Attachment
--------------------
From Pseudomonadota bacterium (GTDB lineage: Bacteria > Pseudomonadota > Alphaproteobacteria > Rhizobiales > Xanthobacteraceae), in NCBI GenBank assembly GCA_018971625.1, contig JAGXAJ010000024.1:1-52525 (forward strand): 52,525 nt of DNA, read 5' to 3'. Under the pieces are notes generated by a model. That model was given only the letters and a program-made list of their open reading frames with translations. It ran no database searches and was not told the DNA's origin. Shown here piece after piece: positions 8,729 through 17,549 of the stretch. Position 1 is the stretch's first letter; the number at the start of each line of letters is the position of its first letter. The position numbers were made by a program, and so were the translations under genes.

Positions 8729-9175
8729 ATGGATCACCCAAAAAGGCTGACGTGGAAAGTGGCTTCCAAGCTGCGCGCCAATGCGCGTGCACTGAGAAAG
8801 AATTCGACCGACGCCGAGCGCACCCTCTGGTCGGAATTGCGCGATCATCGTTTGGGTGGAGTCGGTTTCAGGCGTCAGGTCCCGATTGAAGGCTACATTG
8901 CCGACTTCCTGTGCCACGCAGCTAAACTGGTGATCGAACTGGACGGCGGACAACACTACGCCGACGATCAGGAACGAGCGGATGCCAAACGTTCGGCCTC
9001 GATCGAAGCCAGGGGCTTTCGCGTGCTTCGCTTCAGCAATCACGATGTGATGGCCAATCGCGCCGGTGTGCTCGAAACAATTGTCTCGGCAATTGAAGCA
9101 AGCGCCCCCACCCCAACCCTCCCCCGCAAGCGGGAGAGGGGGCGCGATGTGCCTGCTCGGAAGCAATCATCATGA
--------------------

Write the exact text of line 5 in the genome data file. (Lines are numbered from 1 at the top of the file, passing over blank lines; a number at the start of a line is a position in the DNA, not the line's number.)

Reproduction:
8901 CCGACTTCCTGTGCCACGCAGCTAAACTGGTGATCGAACTGGACGGCGGACAACACTACGCCGACGATCAGGAACGAGCGGATGCCAAACGTTCGGCCTC